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June 3, 2014

Beyond the Skin

Jonas Åkerlund Takes Model Shaun Ross on a Hyperkinetic Trip Through LA in the Final #DefineBeauty Film

“Hollywood is so good at only seeing what’s on the outside, and using that first impression instead of going deeper,” says Jonas Åkerlund of the location of the final film in the #DefineBeauty series, in which he follows American model and actor Shaun Ross around the back streets and freeways of Los Angeles. “I think Shaun has spent all his life with those reactions. Look again and you see that this guy is really beautiful.” The Swedish filmmaker is known for music videos that span over 25 years—from Madonna to Beyonce, Iggy Pop to U2—and feature films including the darkly comic 2002 release, Spun. His gothic style is apparent in today’s portrait of the famed albino model, who recently starred in Lana Del Rey’s 30 minute film, Tropico. “When Shaun showed up on Hollywood Boulevard, Darth Vader and Mickey Mouse were affronted,” the filmmaker says of filming Ross, who was styled by his wife B. Åkerlund. “Like, ‘What the fuck is this guy doing here?’” Elements of Beyond the Skin were shot by Ross himself with a camera provided by the director, whose cat was given a supporting role. “She’s also albino so I thought they might have a connection,” says Åkerlund. “They actually did. She wouldn't stop sitting on his head.”

Look one: Top & skirt by Yuima Nakazato.
Look two: Head piece by Maiko Takeda, cape & pants by Yuima Nakazato, shoes by Nereku.
Look three: Leather jacket by Bohemian Society, metal mesh top & bracelets by Michael Schmidt Studios, boots by Gasoline Glamour.
Look four: Jacket by, Hyein Seo, top & shorts by Yuima Nakazato, shoes by Nereku.

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Spotlight

Bob Recine: Alchemy of Beauty

The Celebrated Hairstylist Reflects on the Aspirations Guiding His Artistry

Visionary hairstylist and artist Bob Recine sits down with filmmaker Alison Chernick in his New York studio to reflect on his friendship with Andy Warhol, the eternal quest for beauty, and collaborating with Lady Gaga on a room made entirely out of hair for one of Barneys window displays last Christmas. Growing up as part of New York’s rebellious 1970s punk scene, Recine took an early interest in urban art and music, building a vast portfolio and playing in multiple bands before translating his creative pursuits into hairdressing. Known today for his exquisite styling and sculptural coiffures, Recine has made bold statements on runways and in campaigns for the likes of Chloé, Kenzo and Jil Sander. “He is on a quest to find that transient moment of beauty,” says Chernick, likening Recine to the groundbreaking El Bulli chef Ferran Adrià. “His work transforms the medium from which it was born.” From Annie Leibovitz and Mario Testino to Irving Penn and Helmut Newton, Recine has collaborated with every major photographer, and his 'dos have graced covers of most leading fashion publications, including Wi-DVHarper’s Bazaar, and every global edition of Vogue. This month, the highlights of the industry legend’s lengthy career in hairstyling, art and sculpture—including a human figure made from 60lbs of hairpins—are gathered in Freedman/Damiani's new book, Bob Recine: Alchemy of Beauty.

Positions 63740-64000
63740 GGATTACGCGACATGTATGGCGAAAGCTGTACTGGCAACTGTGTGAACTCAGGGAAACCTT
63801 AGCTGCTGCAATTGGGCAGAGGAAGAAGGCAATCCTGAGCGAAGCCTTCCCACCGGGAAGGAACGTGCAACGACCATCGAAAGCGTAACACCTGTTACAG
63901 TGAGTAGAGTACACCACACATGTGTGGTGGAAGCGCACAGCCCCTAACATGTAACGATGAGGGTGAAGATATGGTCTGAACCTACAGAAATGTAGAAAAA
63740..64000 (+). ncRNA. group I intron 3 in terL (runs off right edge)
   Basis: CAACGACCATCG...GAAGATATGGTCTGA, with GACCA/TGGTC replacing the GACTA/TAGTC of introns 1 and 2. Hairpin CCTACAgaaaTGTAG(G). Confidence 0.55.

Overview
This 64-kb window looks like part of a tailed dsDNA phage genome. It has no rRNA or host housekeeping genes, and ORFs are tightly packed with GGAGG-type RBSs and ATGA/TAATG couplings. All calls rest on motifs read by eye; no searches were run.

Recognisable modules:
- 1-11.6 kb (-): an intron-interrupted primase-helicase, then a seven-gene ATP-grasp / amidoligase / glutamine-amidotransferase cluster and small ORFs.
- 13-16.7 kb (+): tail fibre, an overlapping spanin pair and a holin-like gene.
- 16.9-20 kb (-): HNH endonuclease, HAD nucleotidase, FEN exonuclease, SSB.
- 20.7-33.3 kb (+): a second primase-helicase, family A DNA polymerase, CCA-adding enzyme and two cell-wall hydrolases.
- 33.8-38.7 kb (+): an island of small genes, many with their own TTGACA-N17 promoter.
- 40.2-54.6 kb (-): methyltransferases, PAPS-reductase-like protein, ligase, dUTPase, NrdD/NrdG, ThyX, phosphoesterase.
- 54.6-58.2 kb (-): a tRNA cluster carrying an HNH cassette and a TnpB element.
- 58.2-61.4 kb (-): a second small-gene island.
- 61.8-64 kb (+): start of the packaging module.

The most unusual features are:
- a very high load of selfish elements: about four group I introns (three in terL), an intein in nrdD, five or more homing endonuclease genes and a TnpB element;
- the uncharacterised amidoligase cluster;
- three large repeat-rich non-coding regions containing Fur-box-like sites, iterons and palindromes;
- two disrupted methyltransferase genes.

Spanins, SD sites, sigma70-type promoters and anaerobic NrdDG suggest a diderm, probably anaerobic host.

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Spotlight

Bruce Weber: Wet and Wild

The Fashion Photographer Conjures a Robust Island Paradise for Giorgio Armani

Athletic model Simon Nessman rises from the wild surf in Bruce Weber’s short for Giorgio Armani’s Acqua di Giò Essenza. Revisiting his classic Acqua di Giò fragrance from 1996, Armani sought to produce a new, more intense remix of the original scent inspired by the Mediterranean island that has since become his home, Pantelleria. The largest of Sicily’s satellites, the “Black Pearl of the Mediterranean” bathes in the scorching heat of nearby Africa carried by the sirocco winds across its plains of dark basalt rock and simple white-domed dwellings, or “dammusi.” Over the years, writers such as Gabriel García Márquez, Truman Capote and Aldous Huxley have been lured by the island’s rare sense of solitude and its untrammeled landscape. Synonymous with the chiseled male beauties in his iconic images for the likes of Calvin Klein, Ralph Lauren and Pirelli, Weber drew inspiration from the island’s serenity for his black and white film. “The idea was to capture, in my own way, that Mediterranean feel,” explains the photographer. “The connection to water, the sea, and bodily freedom on a beach.”

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